Individual bunkers for survivalists have existed since the early days of the Cold War, but I’d never heard of large-scale vaults for civilians until today:
Yadan will be riding out any apocalypse in Vivos’ most ambitious project to date. The company has more than five 200-person shelters in the U.S. that are in various stages of construction, but this facility outshines them all.
The bunker, which is being built under the grasslands of Nebraska, is 137,000 square feet – bigger than a Wal-Mart – can house 950 people for up to one year, and can withstand a 50 megaton blast. Once completed, it will boast four levels of individual suites, a medical and dental center, kitchens, bakery, prayer room, computer area, pool tables, pet kennels, a fully stocked wine cellar and a detention center to place anyone who turns violent.
Will Vivos also duplicate the, uh, interesting sociological experiments that Vault-Tec is famous for? Tune in after the apocalypse to find out!
There was some detailed analysis of the finance and logistics of it when this story was first released, and no one could figure out how it would work based on the plans provided so far.
There’s also a company that makes pre-made inflatable bunkers you put in a hole, pipe concrete in, then bury that seem a bit more realistic but I can’t for the life of me find it again on google.
Incidentally, I grew up in a small village outside of London, one that happened to have a cold war bunker that served as a regional command centre for the RAF then civilian government. Within 5 minutes BMX ride (its the 80s after all) was a huge microwave relay tower used by the RAF and which then became part of the national telecoms backbone. What I didn’t realise at the time was my fears of surviving a nuclear winter were unfounded as my house was quite high on the Soviet priority list.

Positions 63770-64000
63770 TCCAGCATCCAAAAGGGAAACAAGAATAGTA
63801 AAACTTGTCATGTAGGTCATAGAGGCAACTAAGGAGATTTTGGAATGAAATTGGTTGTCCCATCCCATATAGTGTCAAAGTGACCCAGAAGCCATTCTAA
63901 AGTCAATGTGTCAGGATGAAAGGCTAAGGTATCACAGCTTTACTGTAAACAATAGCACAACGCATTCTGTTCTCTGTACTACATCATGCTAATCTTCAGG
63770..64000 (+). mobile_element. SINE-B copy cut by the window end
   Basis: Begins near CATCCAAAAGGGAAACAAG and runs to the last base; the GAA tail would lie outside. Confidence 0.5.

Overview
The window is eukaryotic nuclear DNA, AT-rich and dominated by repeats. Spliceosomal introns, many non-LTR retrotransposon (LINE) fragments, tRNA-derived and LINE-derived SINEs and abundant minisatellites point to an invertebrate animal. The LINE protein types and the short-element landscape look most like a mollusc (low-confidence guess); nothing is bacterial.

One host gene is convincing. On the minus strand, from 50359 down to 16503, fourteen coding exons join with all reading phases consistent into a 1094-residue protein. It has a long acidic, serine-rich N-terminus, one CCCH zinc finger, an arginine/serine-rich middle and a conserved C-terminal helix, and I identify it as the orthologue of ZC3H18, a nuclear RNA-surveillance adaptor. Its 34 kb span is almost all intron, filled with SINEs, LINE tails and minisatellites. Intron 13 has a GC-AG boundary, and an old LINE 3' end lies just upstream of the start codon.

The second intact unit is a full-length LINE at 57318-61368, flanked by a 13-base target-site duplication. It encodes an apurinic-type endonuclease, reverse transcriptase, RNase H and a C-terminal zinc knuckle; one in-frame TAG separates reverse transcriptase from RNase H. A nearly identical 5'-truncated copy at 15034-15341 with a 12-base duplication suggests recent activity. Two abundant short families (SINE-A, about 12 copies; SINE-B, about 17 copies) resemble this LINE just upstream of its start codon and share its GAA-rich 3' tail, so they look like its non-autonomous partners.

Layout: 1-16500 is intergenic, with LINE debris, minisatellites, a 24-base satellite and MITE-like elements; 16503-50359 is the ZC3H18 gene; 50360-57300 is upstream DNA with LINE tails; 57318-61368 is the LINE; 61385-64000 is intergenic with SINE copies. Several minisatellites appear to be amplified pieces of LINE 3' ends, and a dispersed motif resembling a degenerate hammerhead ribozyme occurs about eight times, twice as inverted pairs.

The road signs to the “Secret Nuclear Bunker” have turned into somewhat of a meme and even turned up on Top Gear. I’ve been back locally a few years now and I still haven’t visited, which is ridiculous seeing my interest in bunkers and the Cold War.
No, no. The Clevian ubermensch revels in its solitary mightiness. It would never associate with lesser mortals in a communal bunker. Grimoire will only be distributed to those with the iron thews necessary to survive alone!
I read about these a couple of years back. Not sure if it’s the same company or not but they had a bunker located near LA in the desert. It doesn’t surprise me, every time there is a impeding hurricane or something, people go in panic mode. I guess it isn’t any different for rich people.
I remember seeing a website a few years back for a company that modified those giant pipe sections (10 foot diameter or whatever) and used them to create a fairly simple pre-fab bunker. You just had to dig a hole in the ground and they would bring however many of the pipe sections needed. It was geared towards smaller, family-sized, shelters.
I always wondered about the effectiveness of “matter displacement” for nuclear weapons. I think back to the underground blast tests that we held, and yet the craters left behind were never as large as I would have imagined. I’ll bet there’s a study out there, someplace.
IIRC they weren’t really that great at it. Explosions take the path of least resistance so generally they explode up and out, not down.
You could probably have some sort of penetrator and do more damage, but its not like Cheyenne Mountain is made of sand or has all the facilities located near the peak.
Nor can Consumer Reports grab a 50 megaton nuclear device and go test anything.
Plus it doesn’t mention at what range it can survive the blast. I’m sure the structure would be perfectly fine past a certain number of miles.